regulating gene transcription in cellular circuitry.[8] In general,
TFs contain one or more DNA-binding domains (DBDs),
which recognize matching DNA sequences adjacent to the
genes they regulate. Apparently, highly efficient delivery of
TFs can provide a powerful technology for modulating
cellular behavior. One of the most important in-vitro
applications that required highly efficient TF delivery is the
generation of human induced pluripotent stem cells (hiPSCs)
which has recently been demonstrated by introducing CPPsfused reprogramming TFs (i.e., OCT4, SOX2, KLF4, and cMYC)[9] into human somatic cells. The resulting hiPSCs have
the potential to revolutionize regenerative medicine.[10] However, the high costs of the four reprogramming TFs in their
recombinant forms, means it is unlikely that this approach can
be used for large-scale hiPSCs generation without further
improvement in the delivery performance of the reprogramming proteins. Therefore, it is crucial to develop a new type of
vector capable of delivering intact (unmodified) TFs in a
highly efficient manner.
Previously, we demonstrated a convenient, flexible, and
modular self-assembly approach for the preparation of
supramolecular nanoparticles (SNPs) from a small collection
of molecular building blocks through a multivalent molecular
recognition based on adamantane (Ad) and b-cyclodextrin
(CD) motifs. Such a self-assembly synthetic strategy enables
control upon the sizes, surfaces chemistry, zeta potentials, and
payloads of the resulting SNPs, which open up many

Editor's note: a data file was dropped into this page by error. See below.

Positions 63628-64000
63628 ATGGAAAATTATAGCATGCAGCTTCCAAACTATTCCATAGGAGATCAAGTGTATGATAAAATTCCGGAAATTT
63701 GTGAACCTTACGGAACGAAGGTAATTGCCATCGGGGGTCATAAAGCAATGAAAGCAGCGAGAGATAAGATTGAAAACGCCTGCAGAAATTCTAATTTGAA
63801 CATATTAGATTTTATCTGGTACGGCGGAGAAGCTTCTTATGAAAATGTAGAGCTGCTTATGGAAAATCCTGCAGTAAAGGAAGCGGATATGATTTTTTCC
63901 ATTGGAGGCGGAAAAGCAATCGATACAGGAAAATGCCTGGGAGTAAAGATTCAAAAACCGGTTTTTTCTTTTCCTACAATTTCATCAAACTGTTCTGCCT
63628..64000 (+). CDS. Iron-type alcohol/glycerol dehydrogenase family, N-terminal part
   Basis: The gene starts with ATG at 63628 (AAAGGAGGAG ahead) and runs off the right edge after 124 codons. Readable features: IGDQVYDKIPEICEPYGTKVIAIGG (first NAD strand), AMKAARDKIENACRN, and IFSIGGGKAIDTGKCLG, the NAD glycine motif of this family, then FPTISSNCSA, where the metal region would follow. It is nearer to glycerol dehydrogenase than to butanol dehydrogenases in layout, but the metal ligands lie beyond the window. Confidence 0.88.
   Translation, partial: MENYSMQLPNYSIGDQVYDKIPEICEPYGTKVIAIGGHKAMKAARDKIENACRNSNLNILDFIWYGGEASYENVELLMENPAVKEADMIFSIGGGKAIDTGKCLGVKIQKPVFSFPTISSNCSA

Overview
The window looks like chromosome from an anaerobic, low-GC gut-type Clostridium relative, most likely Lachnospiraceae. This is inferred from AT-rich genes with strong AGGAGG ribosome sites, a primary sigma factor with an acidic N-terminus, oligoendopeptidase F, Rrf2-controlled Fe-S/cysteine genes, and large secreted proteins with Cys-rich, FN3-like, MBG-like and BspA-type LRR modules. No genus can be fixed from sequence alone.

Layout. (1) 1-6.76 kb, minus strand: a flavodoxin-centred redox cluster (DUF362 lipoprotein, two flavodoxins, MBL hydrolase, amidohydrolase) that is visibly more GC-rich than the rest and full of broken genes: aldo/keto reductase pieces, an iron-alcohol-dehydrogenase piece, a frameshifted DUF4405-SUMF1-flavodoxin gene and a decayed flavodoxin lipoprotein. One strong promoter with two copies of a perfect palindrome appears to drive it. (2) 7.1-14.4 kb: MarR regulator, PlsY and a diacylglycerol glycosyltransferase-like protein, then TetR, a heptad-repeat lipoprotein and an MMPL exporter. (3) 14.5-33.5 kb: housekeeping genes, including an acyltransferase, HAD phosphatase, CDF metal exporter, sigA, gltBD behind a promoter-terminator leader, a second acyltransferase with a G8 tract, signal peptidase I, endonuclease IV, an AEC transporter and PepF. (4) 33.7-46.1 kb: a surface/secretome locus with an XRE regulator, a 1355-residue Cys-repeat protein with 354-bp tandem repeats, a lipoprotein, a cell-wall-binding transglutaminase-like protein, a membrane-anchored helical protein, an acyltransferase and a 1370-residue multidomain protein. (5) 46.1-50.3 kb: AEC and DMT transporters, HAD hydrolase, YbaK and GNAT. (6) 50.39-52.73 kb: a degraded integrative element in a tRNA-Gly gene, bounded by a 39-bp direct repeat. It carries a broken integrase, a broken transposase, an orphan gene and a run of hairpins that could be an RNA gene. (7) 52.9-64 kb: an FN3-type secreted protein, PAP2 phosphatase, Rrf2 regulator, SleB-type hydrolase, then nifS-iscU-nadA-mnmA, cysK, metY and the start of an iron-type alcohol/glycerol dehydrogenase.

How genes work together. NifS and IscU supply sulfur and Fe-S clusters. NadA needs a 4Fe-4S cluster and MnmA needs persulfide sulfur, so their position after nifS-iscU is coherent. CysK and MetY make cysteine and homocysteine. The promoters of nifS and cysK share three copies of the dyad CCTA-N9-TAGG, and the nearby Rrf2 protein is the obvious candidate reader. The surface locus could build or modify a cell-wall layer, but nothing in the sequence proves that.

interesting opportunities for biomedical applications, for
example, positron emission tomography (PET) imaging,[11]
magnetic resonance imaging (MRI),[12] photothermal treatment of cancer cells,[13] and highly efficient gene delivery.[14]
Considering the unique role of TF, we attempted to
explore the use of SNPs as a new type of nanoscale vector for
delivering intact (unmodified) TFs with an efficiency superior
to that of existing approaches. Our idea is to achieve the
encapsulation of a TF into cationic SNP vectors by introducing anionic characteristics to the TF. A DNA plasmid with a
matching recognition sequence specific to a TF can be
employed to form an anionic TF·DNA complex, which can
be subsequently encapsulated into SNPs, resulting in TFencapsulated SNPs (TF·DNASNPs).
Herein, we introduce a new type of protein delivery
system capable of highly efficient transduction of intact TFs.
In this proof-of-concept study, a mammalian orthogonal
fusion TF, GAL4-VP16 was chosen to serve as a model TF.
2011 Wiley-VCH Verlag GmbH & Co. KGaA, Weinheim
Angew. Chem. 2011, 123, 3114 –3118
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Chemie
Since GAL4-VP16 is an artificial transcription factor, there
should be no background concentration in the mammalian
cells employed in the delivery studies. To facilitate the
encapsulation of the model TF into the SNP vectors, a DNA
plasmid (i.e., pG5E4T-Fluc) that contains five tandem copies
of GAL4-VP16 matching recognition sequences and a conjugated luciferase reporter was designed. The incorporation
of multivalent recognition sequences enhances dynamic
binding between GAL4-VP16 and pG5E4T-Fluc, allowing
improved encapsulation and dynamic releasing of the intact